You are on page 1of 38

LEADERSHIP

 Managers  Leaders
 Are appointed to their  Are appointed or
position. emerge from within a
 Can influence people
work group.
only to the extent of  Can influence other
the formal authority people and have
of their position. managerial authority.
 Do not necessarily  Do not necessarily
have the skills and have the skills and
capabilities to be capabilities to be
leaders. managers.

Leadership is the process of influencing a
group toward the achievement of goals.

17–2
The ability to
influence a group
toward the
achievement of
goals.

17–3
Trait Theories (1920s-30s)

 Research focused on identifying personal
characteristics that differentiated leaders from
nonleaders was unsuccessful.
 Later research on the leadership process identified
seven traits associated with successful leadership:
DRIVE,

the DESIRE to LEAD,

HONESTY and INTEGRITY,

SELF-CONFIDENCE,

INTELLIGENCE,

JOB-RELEVANT KNOWLEDGE, and
17–4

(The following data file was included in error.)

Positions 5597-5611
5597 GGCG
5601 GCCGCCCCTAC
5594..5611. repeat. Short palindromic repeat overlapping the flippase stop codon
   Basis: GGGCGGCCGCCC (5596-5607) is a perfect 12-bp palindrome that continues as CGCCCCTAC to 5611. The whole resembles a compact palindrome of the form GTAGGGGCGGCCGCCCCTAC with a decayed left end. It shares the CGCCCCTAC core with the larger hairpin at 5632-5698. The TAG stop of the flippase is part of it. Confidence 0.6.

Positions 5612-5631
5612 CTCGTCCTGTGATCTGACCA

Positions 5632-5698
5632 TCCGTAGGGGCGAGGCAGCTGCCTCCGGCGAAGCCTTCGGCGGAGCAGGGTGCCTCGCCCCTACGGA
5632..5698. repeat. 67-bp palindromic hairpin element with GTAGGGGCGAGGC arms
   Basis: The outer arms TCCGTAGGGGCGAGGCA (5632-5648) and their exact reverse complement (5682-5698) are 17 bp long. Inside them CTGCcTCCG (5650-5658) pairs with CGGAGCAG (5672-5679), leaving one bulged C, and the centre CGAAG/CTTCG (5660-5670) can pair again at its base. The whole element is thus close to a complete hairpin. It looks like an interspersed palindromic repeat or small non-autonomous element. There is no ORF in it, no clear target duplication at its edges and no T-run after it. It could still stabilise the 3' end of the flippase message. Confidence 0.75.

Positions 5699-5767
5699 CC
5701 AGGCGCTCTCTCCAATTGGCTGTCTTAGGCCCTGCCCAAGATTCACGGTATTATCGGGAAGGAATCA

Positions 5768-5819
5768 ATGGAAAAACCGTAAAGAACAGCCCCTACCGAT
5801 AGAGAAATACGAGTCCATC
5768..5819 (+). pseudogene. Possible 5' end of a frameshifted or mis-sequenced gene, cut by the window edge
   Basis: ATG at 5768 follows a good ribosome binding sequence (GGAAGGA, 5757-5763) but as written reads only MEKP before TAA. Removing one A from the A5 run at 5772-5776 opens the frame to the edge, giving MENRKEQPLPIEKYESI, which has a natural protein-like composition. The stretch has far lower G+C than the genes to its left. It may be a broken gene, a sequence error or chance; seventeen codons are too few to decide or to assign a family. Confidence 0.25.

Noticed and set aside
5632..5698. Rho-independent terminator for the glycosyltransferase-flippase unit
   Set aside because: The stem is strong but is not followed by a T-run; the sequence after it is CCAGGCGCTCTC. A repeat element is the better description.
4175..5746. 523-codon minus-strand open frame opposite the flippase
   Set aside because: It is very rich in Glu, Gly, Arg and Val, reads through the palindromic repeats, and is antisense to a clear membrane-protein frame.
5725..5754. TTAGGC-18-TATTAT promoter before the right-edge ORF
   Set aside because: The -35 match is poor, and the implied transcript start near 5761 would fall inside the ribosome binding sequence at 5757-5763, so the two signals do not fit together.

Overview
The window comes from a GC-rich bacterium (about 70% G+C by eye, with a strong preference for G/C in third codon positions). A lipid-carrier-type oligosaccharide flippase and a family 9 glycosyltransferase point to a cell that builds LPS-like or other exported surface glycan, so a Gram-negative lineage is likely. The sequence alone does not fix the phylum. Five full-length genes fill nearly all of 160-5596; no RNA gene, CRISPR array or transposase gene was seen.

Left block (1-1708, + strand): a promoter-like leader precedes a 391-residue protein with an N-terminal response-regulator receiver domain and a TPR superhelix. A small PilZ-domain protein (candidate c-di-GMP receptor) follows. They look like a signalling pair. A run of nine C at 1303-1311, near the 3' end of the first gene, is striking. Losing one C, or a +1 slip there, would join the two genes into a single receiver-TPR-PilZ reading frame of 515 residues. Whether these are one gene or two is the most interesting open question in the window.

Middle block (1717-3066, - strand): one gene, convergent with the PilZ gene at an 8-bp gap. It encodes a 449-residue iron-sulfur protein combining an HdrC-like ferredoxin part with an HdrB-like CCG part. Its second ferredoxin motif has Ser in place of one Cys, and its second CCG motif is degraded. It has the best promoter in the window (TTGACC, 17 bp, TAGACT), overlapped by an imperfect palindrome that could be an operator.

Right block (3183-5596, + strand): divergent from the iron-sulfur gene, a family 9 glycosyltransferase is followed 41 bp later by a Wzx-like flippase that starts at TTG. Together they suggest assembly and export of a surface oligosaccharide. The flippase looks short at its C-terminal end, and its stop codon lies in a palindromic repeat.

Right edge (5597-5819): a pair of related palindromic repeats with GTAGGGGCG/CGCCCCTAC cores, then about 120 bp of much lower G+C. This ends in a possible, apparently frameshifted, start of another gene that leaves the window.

EXTRAVERSION.
BEHAVIORAL THEORIES
University of Iowa Studies (Kurt Lewin)
 Identified three leadership styles:
 Autocratic style: centralized authority, low
participation
 Democratic style: involvement, high
participation, feedback
 Laissez faire style: hands-off management
 Research findings: mixed results
 No specific style was consistently better for
producing better performance
 Employees were more satisfied under a
democratic leader than an autocratic leader.

17–5
OHIO STATE STUDIES
 Identified two dimensions of leader
behavior
 Initiating structure:
structure the role of
the leader in defining his or her role
and the roles of group members
 Consideration:
Consideration the leader’s
mutual trust and respect for group
members’ ideas and feelings.
 Research findings: mixed results
 High-high leaders generally, but
not always, achieved high group
task performance and satisfaction.
 Evidence indicated that situational
factors appeared to strongly
influence leadership effectiveness. 17–6
UNIVERSITY OF MICHIGAN STUDIES
Identified two dimensions of leader behavior
Employee oriented:
oriented emphasizing
personal relationships
Production oriented: